Because of his emphasis on basic human values against an uncritical embracing of technical progress, because of his affirmation of the human spirit against modern materialism, and because of his trust in the basic goodness of small-town life against the debilitating indifference of the cities, several critics have accused him of sentimentality and naïveté.Bradbury has responded by saying that critics write from the head, whereas he writes from the heart.
Bradbury has been called a romantic, and his romanticism often surfaces in the themes he investigates: the conflict between human vitality and spiritless mechanism, between the creative individual and the conforming group, between imagination and reason, between intuition and logic, between the innocence of childhood and the corruptions of adulthood, and between the shadow and the light in every human soul.
His stories make clear that, in all these conflicts, human beings, not machines, are at the center of his vision.
According to Bradbury, his style was influenced by such writers as Charles Dickens, Mark Twain, Thomas Wolfe, and Ernest Hemingway. Bradbury was also influenced by such poets as Alexander Pope, Gerard Manley Hopkins, and Dylan Thomas, and such dramatists as William Shakespeare and George Bernard Shaw.
On another occasion, however, he stated that his style came as much from silent-film actor Charles Chaplin as from Aldous Huxley, as much from Tom Swift as from George Orwell, as much from cowboy actor Tom Mix as from Bertrand Russell, and as much from Edgar Rice Burroughs as from C. Furthermore, and surprisingly, such painters as El Greco and Tintoretto and such composers as Wolfgang Amadeus Mozart and Joseph Haydn showed him how to add color and rhythm to his writing.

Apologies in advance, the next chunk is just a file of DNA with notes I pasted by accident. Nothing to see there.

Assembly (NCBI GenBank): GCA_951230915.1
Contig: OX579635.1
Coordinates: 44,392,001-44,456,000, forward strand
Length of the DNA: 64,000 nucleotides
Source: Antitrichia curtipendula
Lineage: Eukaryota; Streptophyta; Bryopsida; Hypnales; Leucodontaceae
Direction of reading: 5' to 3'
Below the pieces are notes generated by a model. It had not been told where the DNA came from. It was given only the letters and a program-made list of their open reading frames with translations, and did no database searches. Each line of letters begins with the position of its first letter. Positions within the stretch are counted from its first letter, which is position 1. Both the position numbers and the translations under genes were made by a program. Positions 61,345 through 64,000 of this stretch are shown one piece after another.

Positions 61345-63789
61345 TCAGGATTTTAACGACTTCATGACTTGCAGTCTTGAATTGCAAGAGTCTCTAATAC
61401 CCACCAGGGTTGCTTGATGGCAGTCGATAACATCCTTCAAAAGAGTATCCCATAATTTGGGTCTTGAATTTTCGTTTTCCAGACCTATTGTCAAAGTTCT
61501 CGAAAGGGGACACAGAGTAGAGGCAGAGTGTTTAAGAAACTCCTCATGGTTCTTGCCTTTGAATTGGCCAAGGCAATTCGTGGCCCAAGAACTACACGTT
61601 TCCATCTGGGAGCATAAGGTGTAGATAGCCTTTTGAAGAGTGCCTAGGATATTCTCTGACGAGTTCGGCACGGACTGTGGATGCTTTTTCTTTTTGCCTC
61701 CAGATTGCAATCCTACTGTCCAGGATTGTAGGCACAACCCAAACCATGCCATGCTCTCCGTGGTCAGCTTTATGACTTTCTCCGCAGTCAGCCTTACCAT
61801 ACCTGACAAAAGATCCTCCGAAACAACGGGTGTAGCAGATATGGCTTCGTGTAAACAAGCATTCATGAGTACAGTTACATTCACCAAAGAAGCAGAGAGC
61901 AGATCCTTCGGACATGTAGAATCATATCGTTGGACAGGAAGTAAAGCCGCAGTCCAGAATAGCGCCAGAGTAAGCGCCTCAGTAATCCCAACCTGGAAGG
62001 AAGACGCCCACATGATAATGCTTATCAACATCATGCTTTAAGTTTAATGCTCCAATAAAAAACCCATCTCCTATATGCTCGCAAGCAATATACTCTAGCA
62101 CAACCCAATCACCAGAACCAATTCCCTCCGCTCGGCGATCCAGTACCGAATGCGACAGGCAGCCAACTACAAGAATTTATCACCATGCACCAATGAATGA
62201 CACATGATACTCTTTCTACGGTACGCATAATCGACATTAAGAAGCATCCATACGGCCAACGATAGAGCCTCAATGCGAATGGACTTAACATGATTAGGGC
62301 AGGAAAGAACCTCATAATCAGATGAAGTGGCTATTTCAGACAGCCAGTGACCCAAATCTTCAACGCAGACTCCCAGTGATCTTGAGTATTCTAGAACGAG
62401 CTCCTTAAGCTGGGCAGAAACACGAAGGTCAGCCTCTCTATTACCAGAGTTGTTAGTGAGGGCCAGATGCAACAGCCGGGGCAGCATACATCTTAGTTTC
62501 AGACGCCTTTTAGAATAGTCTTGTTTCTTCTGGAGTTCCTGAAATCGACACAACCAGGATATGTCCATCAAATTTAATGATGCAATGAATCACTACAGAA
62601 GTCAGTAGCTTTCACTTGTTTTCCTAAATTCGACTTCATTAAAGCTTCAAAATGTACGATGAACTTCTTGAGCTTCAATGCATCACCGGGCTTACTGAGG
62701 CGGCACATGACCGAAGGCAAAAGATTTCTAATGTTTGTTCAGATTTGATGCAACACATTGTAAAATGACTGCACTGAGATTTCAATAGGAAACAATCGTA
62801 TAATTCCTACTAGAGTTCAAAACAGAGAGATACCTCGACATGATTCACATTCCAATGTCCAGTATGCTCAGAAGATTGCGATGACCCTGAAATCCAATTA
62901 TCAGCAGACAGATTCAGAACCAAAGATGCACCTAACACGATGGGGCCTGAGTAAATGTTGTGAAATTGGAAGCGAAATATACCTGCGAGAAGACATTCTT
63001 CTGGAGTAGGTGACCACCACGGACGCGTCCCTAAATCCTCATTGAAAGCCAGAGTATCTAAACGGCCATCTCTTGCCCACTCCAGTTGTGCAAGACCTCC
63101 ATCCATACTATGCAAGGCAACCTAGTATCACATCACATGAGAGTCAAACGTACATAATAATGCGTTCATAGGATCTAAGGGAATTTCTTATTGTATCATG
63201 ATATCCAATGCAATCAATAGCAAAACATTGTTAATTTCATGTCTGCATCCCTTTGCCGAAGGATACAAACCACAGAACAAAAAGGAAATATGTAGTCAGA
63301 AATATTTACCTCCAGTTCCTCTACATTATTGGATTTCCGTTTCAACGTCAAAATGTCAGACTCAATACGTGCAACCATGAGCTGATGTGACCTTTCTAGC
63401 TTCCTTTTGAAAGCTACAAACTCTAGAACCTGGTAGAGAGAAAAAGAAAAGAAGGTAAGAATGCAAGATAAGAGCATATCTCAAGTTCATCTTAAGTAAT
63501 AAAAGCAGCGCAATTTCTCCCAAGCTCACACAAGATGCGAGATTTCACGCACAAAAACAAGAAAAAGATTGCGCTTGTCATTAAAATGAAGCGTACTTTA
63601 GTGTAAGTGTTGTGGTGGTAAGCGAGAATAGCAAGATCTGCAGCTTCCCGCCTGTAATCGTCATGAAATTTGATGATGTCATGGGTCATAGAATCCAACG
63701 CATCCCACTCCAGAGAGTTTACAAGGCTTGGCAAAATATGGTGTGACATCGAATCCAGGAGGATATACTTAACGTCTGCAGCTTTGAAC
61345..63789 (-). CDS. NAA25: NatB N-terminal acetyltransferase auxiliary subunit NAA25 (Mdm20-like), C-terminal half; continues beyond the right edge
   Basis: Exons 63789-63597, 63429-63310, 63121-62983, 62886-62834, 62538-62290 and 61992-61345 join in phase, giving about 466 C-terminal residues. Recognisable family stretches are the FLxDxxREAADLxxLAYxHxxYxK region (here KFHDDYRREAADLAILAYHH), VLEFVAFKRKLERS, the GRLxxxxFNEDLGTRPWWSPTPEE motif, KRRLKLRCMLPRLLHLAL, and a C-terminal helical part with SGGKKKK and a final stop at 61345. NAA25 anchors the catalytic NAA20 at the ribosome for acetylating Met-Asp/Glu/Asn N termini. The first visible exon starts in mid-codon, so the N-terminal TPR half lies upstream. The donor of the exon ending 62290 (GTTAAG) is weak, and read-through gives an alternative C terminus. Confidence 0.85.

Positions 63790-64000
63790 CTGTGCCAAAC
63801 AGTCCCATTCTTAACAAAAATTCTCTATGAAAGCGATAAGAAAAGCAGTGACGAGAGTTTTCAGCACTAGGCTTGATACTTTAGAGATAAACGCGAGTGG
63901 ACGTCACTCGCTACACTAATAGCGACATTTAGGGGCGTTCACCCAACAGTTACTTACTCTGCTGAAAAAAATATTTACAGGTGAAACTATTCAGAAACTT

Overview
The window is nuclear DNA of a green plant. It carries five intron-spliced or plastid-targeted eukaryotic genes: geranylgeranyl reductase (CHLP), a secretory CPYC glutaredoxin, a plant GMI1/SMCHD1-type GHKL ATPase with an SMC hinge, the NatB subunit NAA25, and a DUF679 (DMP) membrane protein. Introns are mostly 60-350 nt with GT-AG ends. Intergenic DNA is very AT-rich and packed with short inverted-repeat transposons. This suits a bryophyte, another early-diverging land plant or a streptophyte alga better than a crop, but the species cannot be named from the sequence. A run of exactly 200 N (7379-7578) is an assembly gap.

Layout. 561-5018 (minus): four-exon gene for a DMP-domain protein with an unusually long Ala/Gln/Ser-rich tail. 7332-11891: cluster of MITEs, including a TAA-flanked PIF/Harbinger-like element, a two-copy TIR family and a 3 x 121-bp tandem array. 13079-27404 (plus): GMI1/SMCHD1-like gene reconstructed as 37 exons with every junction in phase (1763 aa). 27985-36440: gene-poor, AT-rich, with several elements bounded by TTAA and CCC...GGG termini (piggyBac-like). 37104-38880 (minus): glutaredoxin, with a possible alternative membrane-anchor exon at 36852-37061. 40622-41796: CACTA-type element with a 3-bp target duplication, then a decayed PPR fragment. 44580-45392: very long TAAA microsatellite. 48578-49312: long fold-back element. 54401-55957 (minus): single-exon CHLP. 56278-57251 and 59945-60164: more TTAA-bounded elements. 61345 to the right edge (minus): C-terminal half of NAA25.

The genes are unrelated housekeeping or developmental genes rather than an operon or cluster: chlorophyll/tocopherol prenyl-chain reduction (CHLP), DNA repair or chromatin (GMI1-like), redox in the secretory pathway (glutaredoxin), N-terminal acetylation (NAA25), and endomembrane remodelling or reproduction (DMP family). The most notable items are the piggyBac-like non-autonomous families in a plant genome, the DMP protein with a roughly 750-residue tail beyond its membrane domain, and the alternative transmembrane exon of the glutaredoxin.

This enchanting of the audience, similar to casting a magic spell, is what Bradbury attempts to do with his kaleidoscopic style: to transform colorful pieces of reality into a glittering picture that will emotionally intensify the lives of his readers.
Bradbury’s writing is profoundly autobiographical, and childhood, adolescent, and adult experiences generated many of his stories.
According to him, all these influences—writers, poets, painters, and musicians—gloried in the joy of creating, and their works overflow with animal vigor and intellectual vitality.
Their ardor and delight are contagious, and their honest response to the materials at hand calls forth a similar response in their readers, viewers, and listeners.
On the other hand, a large group, which includes a significant segment of the literary community (viewing him as one of their own), sees him as a humanist and a regional writer.
This group draws some good arguments from Bradbury’s stories: For example, even when he writes about Mars, the planet symbolizes for him the geography—emotional and intellectual—of the American Midwest.